Each song presented new challenges, I thought, how will I ever learn this. Note by note, Measure by Measure, Musiah teaches a structured lesson plan through an interactive interface with audio dialog and visual feedback.
When it comes to applying the teaching and preparing to demonstrate what I have learned, it is the practice area I find to be priceless. What training wheels are to learning to ride a bicycle, the practice area is to learning ride the metronome. Keeping balance with tempo, time, and duration. Being able to hold myself accountable for playing each segment or the entire song in tempo and knowing precisely how well I was doing.
Each lesson passed with that feeling you see in a child when you remove the training wheels, and they look back realizing no one is holding them and they are riding on their own. That is the feeling I am trying to convey.
I could describe experiences with each lesson, but one that stands out was with the developer’s arrangement of Fur Elise.
At first, the song seemed out of reach. When I did reach the end of that lesson and first played the piece with the backing track, it was a euphoric feeling as goose bumps rose on my arms and my eyes started to water from the joy as I realized; I am playing this!
It was an e-ticket ride as hours of practice diminished to that 5-star moment of joy. Hope was alive again and I credit Musiah with being a critical component in its resuscitation.
Don’t tell the developer, I don’t want it going to his head. After all, with 2 years and hundreds of hours of practice it would be unrealistic to say I don’t have any issues or suggestions for the App, but nothing that is a deal breaker that I couldn’t adapt to my strategies.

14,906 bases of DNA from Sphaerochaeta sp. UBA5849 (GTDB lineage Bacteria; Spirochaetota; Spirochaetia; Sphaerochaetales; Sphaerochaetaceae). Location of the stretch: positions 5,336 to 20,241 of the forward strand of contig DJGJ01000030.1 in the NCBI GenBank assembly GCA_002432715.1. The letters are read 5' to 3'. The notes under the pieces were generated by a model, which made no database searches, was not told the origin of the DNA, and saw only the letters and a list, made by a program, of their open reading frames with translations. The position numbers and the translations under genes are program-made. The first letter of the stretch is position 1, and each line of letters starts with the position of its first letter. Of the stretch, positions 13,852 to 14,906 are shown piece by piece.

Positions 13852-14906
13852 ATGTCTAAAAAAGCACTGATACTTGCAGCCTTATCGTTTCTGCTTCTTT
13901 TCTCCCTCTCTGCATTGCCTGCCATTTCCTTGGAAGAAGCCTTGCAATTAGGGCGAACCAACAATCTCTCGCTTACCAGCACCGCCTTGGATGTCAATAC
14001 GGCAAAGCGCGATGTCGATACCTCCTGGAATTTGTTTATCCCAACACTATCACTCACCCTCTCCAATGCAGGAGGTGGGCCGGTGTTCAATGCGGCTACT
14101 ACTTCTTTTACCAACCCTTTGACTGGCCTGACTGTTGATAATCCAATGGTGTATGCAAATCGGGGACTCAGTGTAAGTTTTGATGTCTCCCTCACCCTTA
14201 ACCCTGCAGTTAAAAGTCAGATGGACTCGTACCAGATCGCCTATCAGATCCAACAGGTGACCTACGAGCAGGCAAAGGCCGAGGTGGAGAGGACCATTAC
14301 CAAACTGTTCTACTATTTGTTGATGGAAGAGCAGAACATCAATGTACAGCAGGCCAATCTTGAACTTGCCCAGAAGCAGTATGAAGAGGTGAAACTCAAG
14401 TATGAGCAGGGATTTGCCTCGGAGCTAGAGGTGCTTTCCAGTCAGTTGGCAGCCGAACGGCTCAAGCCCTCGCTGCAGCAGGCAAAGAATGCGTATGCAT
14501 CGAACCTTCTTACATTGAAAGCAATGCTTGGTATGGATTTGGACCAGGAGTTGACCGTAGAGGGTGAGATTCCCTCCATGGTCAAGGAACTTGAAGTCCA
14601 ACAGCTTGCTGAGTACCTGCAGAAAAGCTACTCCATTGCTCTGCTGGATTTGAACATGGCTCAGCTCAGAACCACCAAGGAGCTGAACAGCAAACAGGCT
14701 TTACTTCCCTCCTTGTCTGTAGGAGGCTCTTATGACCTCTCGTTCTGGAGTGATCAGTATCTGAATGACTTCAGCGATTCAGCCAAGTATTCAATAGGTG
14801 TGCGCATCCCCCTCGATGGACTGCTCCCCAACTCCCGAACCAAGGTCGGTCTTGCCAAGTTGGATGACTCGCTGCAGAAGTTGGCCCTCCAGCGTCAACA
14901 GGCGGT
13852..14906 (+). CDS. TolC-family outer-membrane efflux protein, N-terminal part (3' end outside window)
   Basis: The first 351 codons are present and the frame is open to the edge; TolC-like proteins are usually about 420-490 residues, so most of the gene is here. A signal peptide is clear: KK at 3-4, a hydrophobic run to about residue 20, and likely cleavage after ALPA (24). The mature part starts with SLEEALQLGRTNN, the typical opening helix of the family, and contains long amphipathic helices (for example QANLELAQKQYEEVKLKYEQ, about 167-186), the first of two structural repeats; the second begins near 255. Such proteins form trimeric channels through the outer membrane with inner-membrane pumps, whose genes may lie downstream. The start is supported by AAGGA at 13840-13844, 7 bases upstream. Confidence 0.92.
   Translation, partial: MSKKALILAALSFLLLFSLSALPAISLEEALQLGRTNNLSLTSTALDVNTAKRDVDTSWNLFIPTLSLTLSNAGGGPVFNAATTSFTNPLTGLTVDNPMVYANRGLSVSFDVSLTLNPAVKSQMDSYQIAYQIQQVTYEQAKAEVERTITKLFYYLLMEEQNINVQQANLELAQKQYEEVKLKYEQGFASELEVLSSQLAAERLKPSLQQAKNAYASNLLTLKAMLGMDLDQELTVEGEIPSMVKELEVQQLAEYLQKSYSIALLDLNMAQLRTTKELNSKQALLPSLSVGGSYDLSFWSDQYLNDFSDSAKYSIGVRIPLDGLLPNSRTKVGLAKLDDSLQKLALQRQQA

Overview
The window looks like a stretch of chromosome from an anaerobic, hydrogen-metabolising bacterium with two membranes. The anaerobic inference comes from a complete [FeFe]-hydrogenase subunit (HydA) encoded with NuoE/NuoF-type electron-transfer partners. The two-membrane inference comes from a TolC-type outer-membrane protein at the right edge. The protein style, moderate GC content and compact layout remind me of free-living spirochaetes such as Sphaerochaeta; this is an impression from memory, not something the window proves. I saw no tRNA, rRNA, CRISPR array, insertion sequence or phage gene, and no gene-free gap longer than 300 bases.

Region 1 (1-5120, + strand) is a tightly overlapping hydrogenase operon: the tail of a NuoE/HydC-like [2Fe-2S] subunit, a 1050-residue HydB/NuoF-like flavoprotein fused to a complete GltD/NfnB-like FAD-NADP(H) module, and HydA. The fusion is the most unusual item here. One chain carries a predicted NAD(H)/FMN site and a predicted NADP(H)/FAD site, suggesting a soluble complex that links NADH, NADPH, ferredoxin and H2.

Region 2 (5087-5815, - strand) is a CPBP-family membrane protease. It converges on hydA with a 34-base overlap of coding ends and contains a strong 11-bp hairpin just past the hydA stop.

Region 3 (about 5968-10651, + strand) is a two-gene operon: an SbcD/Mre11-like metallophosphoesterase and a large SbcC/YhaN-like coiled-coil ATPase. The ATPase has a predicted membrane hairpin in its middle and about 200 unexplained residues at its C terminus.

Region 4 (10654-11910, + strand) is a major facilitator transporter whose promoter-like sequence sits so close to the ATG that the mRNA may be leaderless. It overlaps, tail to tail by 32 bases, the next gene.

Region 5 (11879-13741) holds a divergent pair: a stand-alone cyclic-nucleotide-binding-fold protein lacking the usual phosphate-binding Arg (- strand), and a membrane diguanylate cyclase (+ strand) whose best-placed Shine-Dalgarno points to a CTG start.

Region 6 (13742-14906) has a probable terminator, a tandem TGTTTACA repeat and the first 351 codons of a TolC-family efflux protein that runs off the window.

Such issues and suggestions I discuss directly with the developer who is quick to respond with gracious words that acknowledge my concerns and provide support and encouragement. That human response and the information provided on the Musiah website are extra credit in my view.
I am about to begin my third year with the Musiah course, and I only have two lessons remaining to complete the course. It may have taken hundreds of hours of practice, but with Musiah’s practice area there is a game like feeling. Each attempt displays your accuracy with a “score” that includes Notes, Timing, and Duration. Adjusting your game “tempo” until you reach full tempo a 100% accuracy.
The problem for me is knowing when to stop. Like when I got my first home video game and played space invaders until I couldn’t move my hands.
It seems that many other people complete the course in much less time, but I am a not like other people, or so I am told. I tend to take my time, especially with foundations and fundamentals.
The last two years have been an amazing journey that have taken me to destinations I could only dream of reaching.
For me, Musiah becomes less about counting the hours and more about making the hours count.
Upstate NY US